Banking Law Article 12-D; (Mortgage Banking)
Parts 38, 41, 80 and 82 of the General Regulations of the Banking Board (Mortgage Banking);
Section 296-a of the Executive Law (Fair Lending);

Due Diligence

Prior to purchasing or investing in High Cost Home Loans, the purchasing lender or investor performing due diligence should consider choosing statistically relevant samples of loans. For each loan in a sample, it may be desirable for the purchasing lender or investor to perform the following "due diligence" steps (which may be undertaken by one or more expert agents):

  • Conduct a credit review of loans included in the sample.

Each loan selected for the sample may be evaluated for the following:

  • Verification of ability to repay based on current and expected income, current obligations, employment status and other financial resources. This may include the following: review front-end and back-end ratios; calculate the debt to income ratios to determine if they exceed 50%; calculate residual income to determine if it meets or exceeds guidelines published by the Veteran’s Administration; determine that documents in the loan file reflect the income set forth on the loan application; inquire of the originator what it does to verify the existence and accuracy of the borrower’s income; in those instances in which the DTI ratio exceeds 50% or the residual income is less than the VA guidelines, inquire of the originator as to its basis for believing that the borrower could afford to repay the loan. In collateral based lending that is not prohibited by state of federal statute or regulation, originators may legitimately consider other indicators of a borrower’s ability to repay including credit reports, credit scoring or revenue to be derived from income producing property. In those instances, inquire of the originator what it does to ensure that the borrower has the ability to repay the loan.
  • Credit history: Attention should be given to whether credit documents are derived from a nationally recognized credit reporting agency and that they cover a suitable time period relative to the origination.
  • Appraisal and Loan-to-value ratio: Determine that the loan amount is supported by a property valuation.
  • Conduct a compliance review of loans included in the sample.

For each loan selected for each sample, consider the following:

  • Review note, mortgage, title, appraisal, settlement and compliance documentation to determine that all documents have been completed properly in all material respects and reveal no obvious irregularities;
  • Determine that all disclosures required by law reflect the relevant transaction; that they have been furnished in full, provided in a timely manner and signed by the applicant (where applicable). For relevant disclosures, see Parts 38, 41, 80 and 82 of the General Regulations of the Banking Board, HOEPA, RESPA, and TILA.
  • Compare HUD-1 Disclosure Statement concerning all charges assessed in connection with closing of the loan with those listed in the Good Faith Estimate. Inquire of the originator what it does to ensure that duplicate fees are not charged for the same service. Where there is a total difference of ten percent or more on any individual loan, inquire of the originator what it does to determine the validity of the Good Faith Estimate.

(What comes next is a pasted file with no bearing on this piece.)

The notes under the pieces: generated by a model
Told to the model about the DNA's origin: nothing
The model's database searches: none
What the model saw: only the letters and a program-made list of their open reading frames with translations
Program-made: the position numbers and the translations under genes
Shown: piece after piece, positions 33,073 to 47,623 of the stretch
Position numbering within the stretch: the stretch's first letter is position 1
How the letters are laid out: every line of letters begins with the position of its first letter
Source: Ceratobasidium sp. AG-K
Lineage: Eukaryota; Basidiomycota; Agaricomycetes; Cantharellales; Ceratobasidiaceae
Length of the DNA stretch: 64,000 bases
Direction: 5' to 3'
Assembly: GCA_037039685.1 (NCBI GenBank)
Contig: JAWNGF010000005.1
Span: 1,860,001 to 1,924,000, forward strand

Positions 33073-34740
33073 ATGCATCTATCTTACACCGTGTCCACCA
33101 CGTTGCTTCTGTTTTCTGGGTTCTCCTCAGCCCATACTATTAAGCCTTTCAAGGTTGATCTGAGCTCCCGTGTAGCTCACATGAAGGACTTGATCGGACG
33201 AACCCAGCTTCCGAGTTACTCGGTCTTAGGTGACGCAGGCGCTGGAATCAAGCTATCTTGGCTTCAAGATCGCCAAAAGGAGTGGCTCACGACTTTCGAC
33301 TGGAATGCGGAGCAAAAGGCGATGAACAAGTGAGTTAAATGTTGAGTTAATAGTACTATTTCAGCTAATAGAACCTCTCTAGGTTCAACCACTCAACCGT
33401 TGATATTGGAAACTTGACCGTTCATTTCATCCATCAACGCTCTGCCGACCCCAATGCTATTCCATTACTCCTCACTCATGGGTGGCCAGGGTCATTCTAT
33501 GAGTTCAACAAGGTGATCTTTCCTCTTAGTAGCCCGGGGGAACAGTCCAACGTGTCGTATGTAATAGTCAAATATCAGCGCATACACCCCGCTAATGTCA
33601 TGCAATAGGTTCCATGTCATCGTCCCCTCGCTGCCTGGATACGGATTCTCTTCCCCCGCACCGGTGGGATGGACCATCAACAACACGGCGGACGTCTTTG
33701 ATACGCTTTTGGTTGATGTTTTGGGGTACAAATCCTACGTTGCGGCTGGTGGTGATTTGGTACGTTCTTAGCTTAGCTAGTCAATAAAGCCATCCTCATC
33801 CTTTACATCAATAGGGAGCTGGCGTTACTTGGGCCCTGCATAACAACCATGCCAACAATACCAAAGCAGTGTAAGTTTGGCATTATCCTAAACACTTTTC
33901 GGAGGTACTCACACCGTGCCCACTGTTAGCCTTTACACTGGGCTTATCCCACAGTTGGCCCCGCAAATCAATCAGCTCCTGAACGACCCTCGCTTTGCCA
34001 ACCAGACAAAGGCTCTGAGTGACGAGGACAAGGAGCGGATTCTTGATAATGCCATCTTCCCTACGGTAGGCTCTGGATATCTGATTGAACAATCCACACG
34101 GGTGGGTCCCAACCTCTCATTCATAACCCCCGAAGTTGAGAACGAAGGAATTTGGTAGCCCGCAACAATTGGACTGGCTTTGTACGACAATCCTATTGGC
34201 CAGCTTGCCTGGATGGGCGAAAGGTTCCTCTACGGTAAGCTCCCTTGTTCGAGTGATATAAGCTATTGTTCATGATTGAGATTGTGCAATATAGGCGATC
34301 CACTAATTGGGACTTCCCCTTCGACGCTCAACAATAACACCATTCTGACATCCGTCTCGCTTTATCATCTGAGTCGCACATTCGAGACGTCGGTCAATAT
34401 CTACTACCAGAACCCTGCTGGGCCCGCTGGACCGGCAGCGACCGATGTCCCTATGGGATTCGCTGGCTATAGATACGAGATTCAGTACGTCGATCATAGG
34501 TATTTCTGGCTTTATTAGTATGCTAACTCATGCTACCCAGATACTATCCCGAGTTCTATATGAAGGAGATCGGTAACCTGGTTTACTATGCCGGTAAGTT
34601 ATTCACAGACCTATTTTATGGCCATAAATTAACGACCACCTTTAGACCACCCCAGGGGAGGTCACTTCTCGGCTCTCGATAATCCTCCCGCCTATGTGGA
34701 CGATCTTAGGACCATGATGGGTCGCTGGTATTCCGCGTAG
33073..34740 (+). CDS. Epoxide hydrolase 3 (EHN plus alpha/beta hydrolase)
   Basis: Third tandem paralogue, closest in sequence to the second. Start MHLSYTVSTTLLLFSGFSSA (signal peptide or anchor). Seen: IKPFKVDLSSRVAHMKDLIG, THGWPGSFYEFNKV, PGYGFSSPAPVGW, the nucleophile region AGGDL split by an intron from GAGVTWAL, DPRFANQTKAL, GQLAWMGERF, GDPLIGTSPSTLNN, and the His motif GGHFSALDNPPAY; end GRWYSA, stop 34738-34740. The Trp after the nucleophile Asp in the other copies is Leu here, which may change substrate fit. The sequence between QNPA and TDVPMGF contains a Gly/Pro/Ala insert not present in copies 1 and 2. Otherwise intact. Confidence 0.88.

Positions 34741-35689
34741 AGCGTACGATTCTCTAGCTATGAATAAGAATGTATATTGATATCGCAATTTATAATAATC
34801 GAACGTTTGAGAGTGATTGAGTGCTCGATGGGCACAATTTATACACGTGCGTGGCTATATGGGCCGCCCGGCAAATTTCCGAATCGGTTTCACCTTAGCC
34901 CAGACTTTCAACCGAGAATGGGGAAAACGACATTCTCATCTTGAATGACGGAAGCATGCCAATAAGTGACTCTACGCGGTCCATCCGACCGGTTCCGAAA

• Determine that loan terms (which may include term of loan, annual percentage rate, points, fees, penalties and charges) reflect quality of credit as set forth in the originator’s credit grades.
  • Conduct due diligence with respect to the originator(s) of loans included in the sample:

In its review of each originator included in the sample, the purchasing lender or investor should consider including the following:

  • Determining that all material required mortgage licenses are up to date.
  • Checking regulatory/consumer complaint record of each originator with state licensing authorities.
  • Checking for issues/complaints with independent agencies such as Better Business Bureau, public databases and recognized local community and housing groups.
  • Conducting appropriate on-site visit(s) of each originator’s operation to review files, policies and procedures, interview key employees and detect consumer complaints by randomly selecting files for review.
  • Reviewing each originator’s fair lending policies, procedures and training program.
  • Reviewing each originator’s policies regarding payment of "overages", and the setting and/or payment of mortgage broker fees.
  • Reviewing each originator’s marketing materials with particular attention to policies and procedures regarding the use of "cold calling" by door-to-door salesman, home improvement contractors as a source of referral, and mass marketing materials aimed at lower income and minority individuals and areas.
  • Reviewing each originator’s loans for extent of first-payment defaults, excessive delinquency ratios, and frequency of attempts to exercise right of rescission by customers.
  • Obtaining certification from each originator that all loans have been made in compliance with state and federal law.
  • Obtaining description of threatened or pending litigation or administrative action or settlement of any charges with any regulatory agency concerning violations of consumer protection laws; or if none exist, a certification indicating the same.